Life for life

Strength training with weights—or body weight—will help you age well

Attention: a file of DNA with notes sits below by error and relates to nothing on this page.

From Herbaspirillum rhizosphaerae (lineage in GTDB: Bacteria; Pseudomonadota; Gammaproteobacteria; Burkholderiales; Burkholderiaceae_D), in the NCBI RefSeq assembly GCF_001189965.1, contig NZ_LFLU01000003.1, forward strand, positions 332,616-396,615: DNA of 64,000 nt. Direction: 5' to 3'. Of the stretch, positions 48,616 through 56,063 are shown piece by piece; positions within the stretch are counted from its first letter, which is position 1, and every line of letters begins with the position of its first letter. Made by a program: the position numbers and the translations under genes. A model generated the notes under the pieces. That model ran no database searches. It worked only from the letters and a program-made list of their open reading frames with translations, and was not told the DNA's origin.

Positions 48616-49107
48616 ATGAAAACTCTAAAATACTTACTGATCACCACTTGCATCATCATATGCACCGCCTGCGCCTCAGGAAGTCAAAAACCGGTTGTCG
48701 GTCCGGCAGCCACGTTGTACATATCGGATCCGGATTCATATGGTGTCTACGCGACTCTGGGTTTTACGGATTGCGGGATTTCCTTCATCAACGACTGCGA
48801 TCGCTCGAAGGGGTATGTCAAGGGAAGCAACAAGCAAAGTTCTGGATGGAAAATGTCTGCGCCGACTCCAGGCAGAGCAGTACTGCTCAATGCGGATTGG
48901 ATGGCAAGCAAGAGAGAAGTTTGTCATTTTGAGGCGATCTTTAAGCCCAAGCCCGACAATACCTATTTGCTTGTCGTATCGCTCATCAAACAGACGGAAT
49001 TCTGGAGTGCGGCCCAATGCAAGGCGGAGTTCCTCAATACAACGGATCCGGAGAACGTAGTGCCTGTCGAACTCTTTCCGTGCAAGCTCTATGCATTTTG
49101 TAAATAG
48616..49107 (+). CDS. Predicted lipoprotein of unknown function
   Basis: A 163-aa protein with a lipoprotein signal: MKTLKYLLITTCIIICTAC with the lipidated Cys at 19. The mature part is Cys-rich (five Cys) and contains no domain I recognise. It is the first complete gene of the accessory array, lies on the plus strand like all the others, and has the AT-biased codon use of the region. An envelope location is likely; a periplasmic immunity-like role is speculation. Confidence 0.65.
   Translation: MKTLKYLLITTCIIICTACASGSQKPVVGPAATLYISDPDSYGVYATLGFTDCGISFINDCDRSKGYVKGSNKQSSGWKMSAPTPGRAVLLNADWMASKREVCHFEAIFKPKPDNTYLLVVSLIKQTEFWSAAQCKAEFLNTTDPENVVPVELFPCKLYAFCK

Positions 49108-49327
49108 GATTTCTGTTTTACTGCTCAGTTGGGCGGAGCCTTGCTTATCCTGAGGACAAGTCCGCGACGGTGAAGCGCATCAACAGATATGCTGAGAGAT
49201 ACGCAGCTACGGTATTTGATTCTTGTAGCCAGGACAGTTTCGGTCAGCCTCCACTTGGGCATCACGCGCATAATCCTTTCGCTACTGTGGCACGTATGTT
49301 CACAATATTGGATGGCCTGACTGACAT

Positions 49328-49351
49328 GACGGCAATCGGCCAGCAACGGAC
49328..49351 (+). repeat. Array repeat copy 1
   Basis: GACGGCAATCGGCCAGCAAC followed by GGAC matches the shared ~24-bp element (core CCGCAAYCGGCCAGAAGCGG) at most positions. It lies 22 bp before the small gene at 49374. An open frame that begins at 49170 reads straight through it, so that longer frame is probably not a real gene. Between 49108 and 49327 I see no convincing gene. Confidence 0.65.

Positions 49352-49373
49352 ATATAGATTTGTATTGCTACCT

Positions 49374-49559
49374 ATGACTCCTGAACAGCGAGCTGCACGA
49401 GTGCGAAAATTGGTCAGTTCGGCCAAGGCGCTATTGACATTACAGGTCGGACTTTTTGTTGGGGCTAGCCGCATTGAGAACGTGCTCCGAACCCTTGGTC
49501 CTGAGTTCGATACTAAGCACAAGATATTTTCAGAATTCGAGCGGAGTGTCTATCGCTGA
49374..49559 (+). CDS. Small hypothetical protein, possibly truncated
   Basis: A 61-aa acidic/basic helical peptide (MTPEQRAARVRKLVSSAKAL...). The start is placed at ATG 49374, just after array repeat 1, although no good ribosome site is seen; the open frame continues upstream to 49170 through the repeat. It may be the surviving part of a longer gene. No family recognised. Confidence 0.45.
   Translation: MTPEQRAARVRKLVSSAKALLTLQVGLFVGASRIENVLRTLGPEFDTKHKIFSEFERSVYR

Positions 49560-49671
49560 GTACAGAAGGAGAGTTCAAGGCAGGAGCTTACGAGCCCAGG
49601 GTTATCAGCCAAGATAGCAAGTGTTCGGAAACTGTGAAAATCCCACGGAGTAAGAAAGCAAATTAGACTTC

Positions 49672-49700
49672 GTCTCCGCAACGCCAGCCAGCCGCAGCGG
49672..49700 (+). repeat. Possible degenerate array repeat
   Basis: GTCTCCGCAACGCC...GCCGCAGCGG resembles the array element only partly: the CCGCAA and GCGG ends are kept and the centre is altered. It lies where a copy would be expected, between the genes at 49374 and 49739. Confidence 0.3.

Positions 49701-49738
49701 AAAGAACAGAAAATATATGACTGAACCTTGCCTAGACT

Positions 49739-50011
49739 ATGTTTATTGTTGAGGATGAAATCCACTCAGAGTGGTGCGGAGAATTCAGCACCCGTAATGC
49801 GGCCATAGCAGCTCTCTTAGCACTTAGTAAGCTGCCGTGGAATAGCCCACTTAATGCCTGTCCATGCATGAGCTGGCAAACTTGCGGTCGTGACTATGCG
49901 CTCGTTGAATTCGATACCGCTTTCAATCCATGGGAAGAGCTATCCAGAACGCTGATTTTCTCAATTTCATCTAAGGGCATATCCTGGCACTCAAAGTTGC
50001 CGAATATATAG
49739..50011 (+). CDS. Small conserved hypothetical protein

If you want to age well, pick up some dumbbells. Strong muscles help with functional movement like walking up the stairs, carrying groceries and lugging luggage, according to Berkeley Wellness, a collaboration of UC Berkeley School of Public Health and a team of national writers. If your muscles are weak, you’ll also be at greater risk of losing balance—falls are a leading cause of injury among the elderly—and weight-bearing exercises promote stronger bones. So, even if you’re still young, get in the habit of training your body’s major muscle groups—both upper and lower—at least two or three times a week. You’ll thank yourself later. If you don’t have a gym membership or a set of weights at home, focus on body-weight exercise such as push-ups, chin-ups, air squats and planks.